INTERVIEWER: How did you get your background in the Bible?
FAULKNER: My Great-Grandfather Murry was a kind and gentle man, to us children anyway. That is, although he was a Scot, he was (to us) neither especially pious nor stern either: he was simply a man of inflexible principles. One of them was everybody, children on up through all adults present, had to have a verse from the Bible ready and glib at tongue-tip when we gathered at the table for breakfast each morning; if you didn’t have your scripture verse ready, you didn’t have any breakfast; you would be excused long enough to leave the room and swot one up (there was a maiden aunt, a kind of sergeant-major for this duty, who retired with the culprit and gave him a brisk breezing which carried him over the jump next time).
It had to be an authentic, correct verse. While we were little, it could be the same one, once you had it down good, morning after morning, until you got a little older and bigger, when one morning (by this time you would be pretty glib at it, galloping through without even listening to yourself since you were already five or ten minutes ahead, already among the ham and steak and fried chicken and grits and sweet potatoes and two or three kinds of hot bread) you would suddenly find his eyes on you—very blue, very kind and gentle, and even now not stern so much as inflexible—and next morning you had a new verse. In a way, that was when you discovered that your childhood was over; you had outgrown it and entered the world.
Children cheating. Love it. And so true! I’ve touched on the topic myself:
Sunday school, 1974
We’re baptised but it doesn’t really mean anything. We kind of mutter a prayer on a Sunday before we eat dinner. That’s it. And we’re supposed to say prayers before we go to bed, but no-one ever checks and I’ve forgotten the words at the end.
Gentle Jesus meek and mild, look upon this little child…
Then I la-de-da the lines I can’t remember and then it ends something like;
If I should die before I wake, I pray the Lord my soul to take.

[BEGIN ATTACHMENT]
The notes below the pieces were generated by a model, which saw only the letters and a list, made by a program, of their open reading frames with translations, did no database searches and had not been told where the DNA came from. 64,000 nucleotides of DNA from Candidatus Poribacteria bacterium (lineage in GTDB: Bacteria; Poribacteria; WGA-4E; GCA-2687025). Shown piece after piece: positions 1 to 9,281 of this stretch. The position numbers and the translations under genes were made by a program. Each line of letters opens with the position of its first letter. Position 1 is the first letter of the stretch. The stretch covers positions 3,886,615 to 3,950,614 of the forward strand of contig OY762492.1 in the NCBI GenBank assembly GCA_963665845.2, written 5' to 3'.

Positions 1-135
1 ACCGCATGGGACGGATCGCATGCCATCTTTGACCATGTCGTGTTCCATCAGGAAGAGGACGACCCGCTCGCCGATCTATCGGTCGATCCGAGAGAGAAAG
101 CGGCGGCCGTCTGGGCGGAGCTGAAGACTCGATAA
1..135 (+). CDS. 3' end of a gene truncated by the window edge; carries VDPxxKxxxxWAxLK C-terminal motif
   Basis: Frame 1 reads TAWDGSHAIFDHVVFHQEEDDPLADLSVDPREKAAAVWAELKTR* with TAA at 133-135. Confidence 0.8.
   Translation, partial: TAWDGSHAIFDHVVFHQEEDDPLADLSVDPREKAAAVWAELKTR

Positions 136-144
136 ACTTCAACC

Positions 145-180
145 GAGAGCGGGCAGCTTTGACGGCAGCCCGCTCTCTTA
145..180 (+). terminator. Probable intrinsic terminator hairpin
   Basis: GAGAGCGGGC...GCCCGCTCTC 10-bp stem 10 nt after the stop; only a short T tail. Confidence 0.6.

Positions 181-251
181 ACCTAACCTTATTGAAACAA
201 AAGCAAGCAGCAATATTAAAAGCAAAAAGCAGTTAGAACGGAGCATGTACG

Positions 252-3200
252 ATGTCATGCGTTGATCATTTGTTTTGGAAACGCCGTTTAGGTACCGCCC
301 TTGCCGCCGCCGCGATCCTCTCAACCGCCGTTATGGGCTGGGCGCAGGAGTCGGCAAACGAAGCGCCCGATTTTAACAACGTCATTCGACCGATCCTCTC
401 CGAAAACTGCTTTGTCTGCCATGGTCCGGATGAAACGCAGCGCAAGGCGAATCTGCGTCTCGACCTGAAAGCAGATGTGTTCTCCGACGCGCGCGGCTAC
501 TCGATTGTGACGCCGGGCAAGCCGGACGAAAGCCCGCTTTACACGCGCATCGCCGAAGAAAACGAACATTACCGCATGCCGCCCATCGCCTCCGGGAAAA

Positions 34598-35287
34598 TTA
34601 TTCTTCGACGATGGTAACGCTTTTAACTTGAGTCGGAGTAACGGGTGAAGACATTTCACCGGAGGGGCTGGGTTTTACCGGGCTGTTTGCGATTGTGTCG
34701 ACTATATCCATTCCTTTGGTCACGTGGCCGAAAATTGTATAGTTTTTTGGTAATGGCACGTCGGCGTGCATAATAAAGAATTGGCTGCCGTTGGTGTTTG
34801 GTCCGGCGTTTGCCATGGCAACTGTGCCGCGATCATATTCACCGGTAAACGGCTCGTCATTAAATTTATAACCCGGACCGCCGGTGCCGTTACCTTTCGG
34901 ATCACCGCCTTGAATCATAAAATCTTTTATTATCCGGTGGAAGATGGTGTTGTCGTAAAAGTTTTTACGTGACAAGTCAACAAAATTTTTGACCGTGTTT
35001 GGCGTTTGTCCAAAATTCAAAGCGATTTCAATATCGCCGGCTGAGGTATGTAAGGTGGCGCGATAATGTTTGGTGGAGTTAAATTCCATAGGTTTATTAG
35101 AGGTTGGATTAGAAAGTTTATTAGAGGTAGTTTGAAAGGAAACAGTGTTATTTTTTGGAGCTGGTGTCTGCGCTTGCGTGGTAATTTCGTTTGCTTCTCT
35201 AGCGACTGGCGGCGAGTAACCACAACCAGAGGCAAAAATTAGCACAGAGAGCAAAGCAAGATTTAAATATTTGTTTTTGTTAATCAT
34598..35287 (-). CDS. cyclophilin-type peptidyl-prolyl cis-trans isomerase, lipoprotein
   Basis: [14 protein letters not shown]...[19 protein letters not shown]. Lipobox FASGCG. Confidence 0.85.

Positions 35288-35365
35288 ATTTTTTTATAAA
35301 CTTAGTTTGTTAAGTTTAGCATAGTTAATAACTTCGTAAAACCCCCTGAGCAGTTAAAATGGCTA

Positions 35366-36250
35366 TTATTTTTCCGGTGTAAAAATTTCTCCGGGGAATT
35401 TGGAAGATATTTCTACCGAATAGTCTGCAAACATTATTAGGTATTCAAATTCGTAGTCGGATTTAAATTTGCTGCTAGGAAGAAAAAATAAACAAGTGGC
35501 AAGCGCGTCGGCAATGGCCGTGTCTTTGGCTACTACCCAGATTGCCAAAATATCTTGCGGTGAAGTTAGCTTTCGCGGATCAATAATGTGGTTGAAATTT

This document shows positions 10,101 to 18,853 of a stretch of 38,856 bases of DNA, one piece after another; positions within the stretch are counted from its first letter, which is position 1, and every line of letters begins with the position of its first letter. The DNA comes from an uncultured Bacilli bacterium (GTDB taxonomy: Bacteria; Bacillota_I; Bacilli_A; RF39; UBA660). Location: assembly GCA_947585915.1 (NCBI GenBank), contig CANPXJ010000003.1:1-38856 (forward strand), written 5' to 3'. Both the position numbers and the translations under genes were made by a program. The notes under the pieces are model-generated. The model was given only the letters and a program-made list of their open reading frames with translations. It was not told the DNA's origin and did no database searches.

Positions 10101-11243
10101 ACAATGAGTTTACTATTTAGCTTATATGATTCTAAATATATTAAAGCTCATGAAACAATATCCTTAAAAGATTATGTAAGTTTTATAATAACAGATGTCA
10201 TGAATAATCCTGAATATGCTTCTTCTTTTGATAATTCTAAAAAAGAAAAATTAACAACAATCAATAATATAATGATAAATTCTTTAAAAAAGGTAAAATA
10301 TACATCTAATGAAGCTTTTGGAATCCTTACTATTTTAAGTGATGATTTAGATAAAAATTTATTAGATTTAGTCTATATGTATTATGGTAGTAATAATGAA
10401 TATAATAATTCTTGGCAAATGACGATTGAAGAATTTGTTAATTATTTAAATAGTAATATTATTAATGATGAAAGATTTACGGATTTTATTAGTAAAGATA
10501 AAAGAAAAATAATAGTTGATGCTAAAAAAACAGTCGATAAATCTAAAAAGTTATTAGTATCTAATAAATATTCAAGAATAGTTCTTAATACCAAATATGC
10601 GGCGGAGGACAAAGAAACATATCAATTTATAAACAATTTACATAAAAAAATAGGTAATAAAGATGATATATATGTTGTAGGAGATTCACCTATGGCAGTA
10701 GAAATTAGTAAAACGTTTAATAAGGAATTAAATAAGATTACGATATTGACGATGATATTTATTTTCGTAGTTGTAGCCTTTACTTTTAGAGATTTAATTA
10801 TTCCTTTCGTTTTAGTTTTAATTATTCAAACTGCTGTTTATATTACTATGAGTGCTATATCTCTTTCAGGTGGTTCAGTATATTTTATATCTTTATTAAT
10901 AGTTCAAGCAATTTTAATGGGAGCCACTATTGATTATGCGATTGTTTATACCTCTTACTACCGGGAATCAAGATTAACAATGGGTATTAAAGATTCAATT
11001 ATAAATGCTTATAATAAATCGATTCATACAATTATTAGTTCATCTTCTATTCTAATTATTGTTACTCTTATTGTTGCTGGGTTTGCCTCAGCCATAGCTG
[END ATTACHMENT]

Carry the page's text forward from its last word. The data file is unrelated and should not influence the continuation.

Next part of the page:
Something like that. But he never gives me any of the things I ask for. You know what grown-ups are like.
On a Sunday we have to go to Sunday school. They never go to church, but they insist on sending us to Sunday school, don’t they. Cos Wendy and I are Brownies, we have to go dressed as Brownies. It’s really boring but we can’t say we don’t want to go. One particular time, the nearer we got to the church, the less we wanted to go, so you know what we did? We walked around the church block until the service had finished and the people started coming out, then we went to the sweet shop and spent our tuppence on sweets. They never found out. They’ve never once asked us what they talked about at church, so we know they’re not really interested.
Do I believe in God? Yes, of course I do! Well, I think I do.
One last word, 1976
Am I like them? I have some things in common with my mother, yes, that’s true. I got my brains from her, she says. She could have done great things if she hadn’t started having kids and got lumbered. I’ve got her big feet. I hate my feet. But other than that, I don’t think we’re similar. I hope not.
I wouldn’t say I was really happy but then again, I wouldn’t say I was really sad. I don’t think about it like that. It’s just a normal childhood like anyone else’s. We’ve got our own house and we’ve got a car… I’ve got some nice clothes. Maybe… don’t tell anyone I said this, but… maybe if I had a nicer family… nicer parents, like… But anyway, it’s not over yet, not quite, and maybe it’ll get better. Yes, I hope it’ll get better at the end of the summer. The angels will roll the stone away like they do in the Easter Song… and if not, well, when I’m grown up, it’ll be my turn.
The angels rolled the stone away,
The angels rolled the stone away.
It was early Easter Sunday morning,
The angels rolled the stone away.
Jesus had a sad life as well, didn’t he? I mean, they killed him in the end, didn’t they?
sucette.du67@… (reading): 26.01.04 (Re:Virtuality and Distance; 09.11.—) Falling from Heaven. Having –
GinImE@…: Let me do this…
sucette.du67@…: You just –
GinImE@…: Please… (takes the sheets from sucette.du67@… Hesitates. Tries to bring some control back to her face):
Having re-read your comments on virtuality and distance, and with the benefit of hindsight regarding the way our friendship has evolved… (Gulp… suppressed smile…) I would like to air… and share a few of my reflections with you. (Pause) If I ramble on a bit, forgive me, I am just thinking out loud: this is not an exam and I don’t have a deadline to meet. As one of my Professors quoted to me the other day ‘I’m sorry this letter is so long; I didn’t have the time to write a short one’. (Ladies chuckle. Sucette.du67@… gives Gini’s leg a squeeze)